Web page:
Antiquity of Advaita Vedanta

nanda chandran vpcnk at HOTMAIL.COM
Fri Jun 23 19:07:46 CDT 2000

Vidhya writes :

>To paraphrase Nanda, it is the doctrine of anattA that allows one to evolve
>a consistent school out of the Upanishads, and therefore, to understand
>madhyamaka buddhism is necessary to understand advaita vedAnta.

Yup, no doubt about it. But it should be understood that neither does
the Self in Advaita stand for the "self" as normally understood and
nor does anatta in MAdhyamaka and VijnAnavAda stand for "no self" as
commonly understood. In my first post of "Understanding MAdhyamaka",
please read what I've said. And specially read the paragraph regarding
Ashvaghosa carefully.

>For example, does the madhyamaka school reject the Buddhist doctrine of
>momentariness, one of the four noble truths taught by the Buddha?

C'mon, Vidhya I thought you were more knowledgable than that. The four
noble truths is simply : That life is suffering; suffering is caused
by desire; to overcome suffering one must let go of desire; and the path
which leads to overcoming desire. Where does the four noble truths even
mention momentariness?

The four noble truths are actually no innovation of the Buddha for the same
doctrine applies to all the schools prior to the rise of Advaita.

And for the MAdhyamaka, the preceding moment is an impossible conception. So
he doesn't approve of the doctrine of momentariness.

>is our reason and intellect all that great that we should assert our own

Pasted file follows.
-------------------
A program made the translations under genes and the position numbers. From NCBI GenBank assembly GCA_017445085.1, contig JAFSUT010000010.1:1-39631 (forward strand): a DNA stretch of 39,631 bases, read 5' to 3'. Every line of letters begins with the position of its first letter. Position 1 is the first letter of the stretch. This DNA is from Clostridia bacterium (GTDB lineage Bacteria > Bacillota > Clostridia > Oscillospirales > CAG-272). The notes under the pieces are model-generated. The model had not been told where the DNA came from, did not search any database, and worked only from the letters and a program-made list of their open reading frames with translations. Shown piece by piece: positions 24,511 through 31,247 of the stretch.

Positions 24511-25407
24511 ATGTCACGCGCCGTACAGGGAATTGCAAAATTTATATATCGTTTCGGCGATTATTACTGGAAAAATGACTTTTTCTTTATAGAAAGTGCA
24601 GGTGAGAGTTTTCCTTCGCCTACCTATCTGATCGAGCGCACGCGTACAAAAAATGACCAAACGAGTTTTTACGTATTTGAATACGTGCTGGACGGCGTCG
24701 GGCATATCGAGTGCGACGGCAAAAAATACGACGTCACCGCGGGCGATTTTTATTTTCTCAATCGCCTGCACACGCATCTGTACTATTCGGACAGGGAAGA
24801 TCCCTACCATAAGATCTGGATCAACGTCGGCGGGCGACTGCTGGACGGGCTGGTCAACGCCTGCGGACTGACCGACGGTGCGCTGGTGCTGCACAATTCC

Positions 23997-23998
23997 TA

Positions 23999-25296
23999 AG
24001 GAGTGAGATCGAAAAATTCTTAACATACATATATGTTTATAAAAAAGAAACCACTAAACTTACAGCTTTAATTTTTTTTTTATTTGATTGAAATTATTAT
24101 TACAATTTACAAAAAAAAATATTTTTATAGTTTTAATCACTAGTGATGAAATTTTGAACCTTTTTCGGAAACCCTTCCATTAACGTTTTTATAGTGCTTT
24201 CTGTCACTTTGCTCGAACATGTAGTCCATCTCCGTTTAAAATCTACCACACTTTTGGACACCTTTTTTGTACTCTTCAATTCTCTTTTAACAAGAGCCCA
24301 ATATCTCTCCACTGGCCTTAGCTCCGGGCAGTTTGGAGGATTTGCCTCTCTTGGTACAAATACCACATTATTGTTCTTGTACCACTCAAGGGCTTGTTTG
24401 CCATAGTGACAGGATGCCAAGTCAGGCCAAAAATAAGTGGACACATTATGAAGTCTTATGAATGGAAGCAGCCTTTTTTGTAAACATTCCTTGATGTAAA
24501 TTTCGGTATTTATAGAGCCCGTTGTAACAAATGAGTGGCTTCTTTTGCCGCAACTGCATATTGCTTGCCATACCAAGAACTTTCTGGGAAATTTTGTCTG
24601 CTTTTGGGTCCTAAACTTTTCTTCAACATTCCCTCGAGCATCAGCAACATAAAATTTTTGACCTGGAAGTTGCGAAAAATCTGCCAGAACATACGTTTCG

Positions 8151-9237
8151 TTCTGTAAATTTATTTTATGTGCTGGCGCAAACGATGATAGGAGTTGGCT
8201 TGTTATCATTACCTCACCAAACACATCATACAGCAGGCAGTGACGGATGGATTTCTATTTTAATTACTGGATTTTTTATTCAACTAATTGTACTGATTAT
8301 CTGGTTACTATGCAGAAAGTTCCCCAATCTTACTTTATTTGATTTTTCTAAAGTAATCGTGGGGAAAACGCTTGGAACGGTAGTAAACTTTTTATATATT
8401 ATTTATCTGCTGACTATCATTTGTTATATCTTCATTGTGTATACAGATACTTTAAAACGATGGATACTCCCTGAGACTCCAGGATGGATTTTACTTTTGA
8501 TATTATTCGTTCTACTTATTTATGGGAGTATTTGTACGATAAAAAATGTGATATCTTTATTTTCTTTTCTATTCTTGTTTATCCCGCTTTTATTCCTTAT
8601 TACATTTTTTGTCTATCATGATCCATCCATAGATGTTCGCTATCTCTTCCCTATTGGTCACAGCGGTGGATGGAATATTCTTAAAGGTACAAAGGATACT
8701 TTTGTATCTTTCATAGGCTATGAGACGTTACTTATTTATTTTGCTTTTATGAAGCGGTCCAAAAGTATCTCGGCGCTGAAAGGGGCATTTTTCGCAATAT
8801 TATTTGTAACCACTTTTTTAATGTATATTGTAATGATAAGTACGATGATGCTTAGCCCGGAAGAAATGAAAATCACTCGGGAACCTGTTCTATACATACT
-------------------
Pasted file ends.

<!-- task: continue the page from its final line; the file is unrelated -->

>theories, rejecting what thinkers of the Advaita tradition have been saying
>and also what thinkers of the Buddhist tradition have been saying?

I'll not agree to this "great thinkers" and obiesence to them. It is ironic
that this is the attitude in the supposed age of reason. Contrast this with
the attitude of the NaiyAyikas, 2500 years before, who declared that they'd
accept anything which is proved by logic and reason.

Everybody has a brain and if the argument is valid, the theory holds good.

In a previous post, I've already pointed out from the GK itself where
GaudapAda accepts the MAdhyamaka position. I've also pointed out where
Shankara himself asserts that GaudapAda endorsed the VijnAnavAda stand.
Plus I've also shown other evidence to prove that Shankara's main
criticism of Buddhism was not directed against both the above mentioned
Bauddha schools. Also please explain as to how Shankara declares the world
as anirvAchaniya - the arguments he gives which are different from the

This post contained the bulk of my arguments and there was no proper reply
to this. Without proper answers to these questions, there's not much
strength to the claim that Advaita is un-influenced by Buddhism.
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